Thursday's WSJ had a front page article titled "Dollar's Rise Causes Pain in Europe, Asia". It began by stating that
A surging dollar and falling commodities prices are delivering a windfall to American shoppers and confounding central bankers by widening the gap between the expanding U.S. economy and struggling countries in Europe and Asia.
The first half of that statement is fairly obvious, but the second half is not.
If anything, a stronger dollar and weaker European and Asian currencies would tend to narrow the gap compared to the situation if currencies did not adjust, not widen it. Dollar appreciation would increase real purchasing power in the United States relative to countries with declining currencies due to falling import prices, but it would also shift demand in the other direction, toward the weak currency countries.
Policymakers worry about beggar my neighbor policies through competitive devaluation, not through competitive appreciation. That's why countries with sinking economies with downward pressure on their currencies are usually better off letting their currencies sink to competitive levels rather that drain their reserves in a futile attempt to hold onto a noncompetitive exchange rate.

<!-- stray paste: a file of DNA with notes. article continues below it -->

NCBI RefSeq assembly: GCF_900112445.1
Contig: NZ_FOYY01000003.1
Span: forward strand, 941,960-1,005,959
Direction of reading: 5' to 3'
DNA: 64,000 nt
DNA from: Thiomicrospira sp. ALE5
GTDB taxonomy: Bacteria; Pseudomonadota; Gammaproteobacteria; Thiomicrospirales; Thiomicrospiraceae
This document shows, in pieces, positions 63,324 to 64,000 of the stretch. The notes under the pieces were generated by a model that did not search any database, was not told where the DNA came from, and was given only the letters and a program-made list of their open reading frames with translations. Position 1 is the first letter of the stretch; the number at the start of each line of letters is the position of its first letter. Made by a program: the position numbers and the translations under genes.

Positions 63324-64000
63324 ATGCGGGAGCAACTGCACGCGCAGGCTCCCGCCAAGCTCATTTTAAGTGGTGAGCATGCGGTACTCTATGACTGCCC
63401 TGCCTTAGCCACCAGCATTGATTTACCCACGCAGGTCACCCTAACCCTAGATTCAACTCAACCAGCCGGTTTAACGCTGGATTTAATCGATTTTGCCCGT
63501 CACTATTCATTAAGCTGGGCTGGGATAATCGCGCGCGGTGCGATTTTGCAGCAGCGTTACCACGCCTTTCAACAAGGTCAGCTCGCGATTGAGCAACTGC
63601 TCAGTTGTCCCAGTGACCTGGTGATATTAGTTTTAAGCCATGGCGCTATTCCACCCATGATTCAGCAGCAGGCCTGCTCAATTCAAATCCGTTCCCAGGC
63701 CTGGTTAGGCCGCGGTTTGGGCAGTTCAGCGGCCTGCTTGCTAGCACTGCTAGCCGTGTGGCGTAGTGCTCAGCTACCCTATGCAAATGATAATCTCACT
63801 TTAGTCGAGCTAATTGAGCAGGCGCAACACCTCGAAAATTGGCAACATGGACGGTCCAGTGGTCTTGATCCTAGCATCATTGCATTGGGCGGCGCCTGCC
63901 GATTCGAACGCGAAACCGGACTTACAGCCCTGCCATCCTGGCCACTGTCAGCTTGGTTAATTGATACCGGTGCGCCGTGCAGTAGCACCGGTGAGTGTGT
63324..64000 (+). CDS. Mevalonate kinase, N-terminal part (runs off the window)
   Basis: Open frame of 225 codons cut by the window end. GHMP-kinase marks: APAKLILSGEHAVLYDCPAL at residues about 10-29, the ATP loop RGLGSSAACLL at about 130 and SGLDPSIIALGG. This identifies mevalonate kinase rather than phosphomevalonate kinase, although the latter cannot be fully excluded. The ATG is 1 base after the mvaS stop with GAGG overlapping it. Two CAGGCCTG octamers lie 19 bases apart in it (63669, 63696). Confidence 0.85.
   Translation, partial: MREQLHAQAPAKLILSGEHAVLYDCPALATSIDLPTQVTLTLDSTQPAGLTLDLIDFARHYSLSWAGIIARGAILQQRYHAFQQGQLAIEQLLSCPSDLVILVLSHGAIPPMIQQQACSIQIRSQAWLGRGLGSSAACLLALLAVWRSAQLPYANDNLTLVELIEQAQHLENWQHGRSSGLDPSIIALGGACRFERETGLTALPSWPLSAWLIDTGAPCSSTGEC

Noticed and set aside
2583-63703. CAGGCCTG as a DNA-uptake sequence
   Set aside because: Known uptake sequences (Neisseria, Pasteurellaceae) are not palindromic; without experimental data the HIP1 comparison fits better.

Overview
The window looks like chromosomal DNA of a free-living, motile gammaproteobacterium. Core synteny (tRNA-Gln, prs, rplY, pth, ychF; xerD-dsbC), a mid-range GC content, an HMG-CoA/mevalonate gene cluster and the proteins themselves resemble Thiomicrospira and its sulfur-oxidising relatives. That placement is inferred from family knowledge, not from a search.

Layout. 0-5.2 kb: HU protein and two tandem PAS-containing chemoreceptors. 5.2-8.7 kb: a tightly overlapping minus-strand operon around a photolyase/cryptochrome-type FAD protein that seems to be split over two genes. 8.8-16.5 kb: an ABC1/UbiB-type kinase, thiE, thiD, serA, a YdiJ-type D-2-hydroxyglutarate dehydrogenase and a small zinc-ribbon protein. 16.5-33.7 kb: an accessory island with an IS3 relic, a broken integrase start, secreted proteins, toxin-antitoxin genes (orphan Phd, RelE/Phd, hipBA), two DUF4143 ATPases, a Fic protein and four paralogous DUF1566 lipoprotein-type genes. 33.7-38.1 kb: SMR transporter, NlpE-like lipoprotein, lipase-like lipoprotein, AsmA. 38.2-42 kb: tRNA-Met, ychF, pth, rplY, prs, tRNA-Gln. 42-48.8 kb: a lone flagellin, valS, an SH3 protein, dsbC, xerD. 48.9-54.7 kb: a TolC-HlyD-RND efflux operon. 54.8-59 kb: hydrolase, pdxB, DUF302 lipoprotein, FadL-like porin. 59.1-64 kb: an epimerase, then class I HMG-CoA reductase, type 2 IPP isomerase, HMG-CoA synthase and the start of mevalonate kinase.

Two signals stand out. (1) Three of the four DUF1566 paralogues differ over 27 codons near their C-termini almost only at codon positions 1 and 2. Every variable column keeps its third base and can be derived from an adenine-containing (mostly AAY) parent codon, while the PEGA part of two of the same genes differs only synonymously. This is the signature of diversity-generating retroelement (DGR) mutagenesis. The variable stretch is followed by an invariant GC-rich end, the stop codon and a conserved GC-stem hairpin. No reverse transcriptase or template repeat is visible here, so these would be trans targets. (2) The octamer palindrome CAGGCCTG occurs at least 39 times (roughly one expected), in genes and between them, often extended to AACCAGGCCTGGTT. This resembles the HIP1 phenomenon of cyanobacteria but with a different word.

Confusion over this point is commonplace and results from the lazy tendency to think of strong currencies as good and weak currencies as bad. One must distinguish between the goal of pulling out of or cushioning a recession and the goal of maximizing prosperity in a more stable situation. If our goal is to move U.S. growth from 2 ½ percent per year to 4 percent per year, an ever stronger dollar is not our friend.
To paraphrase St. Augustine's famous prayer about chastity, "Lord, give us a strong dollar, but not just yet."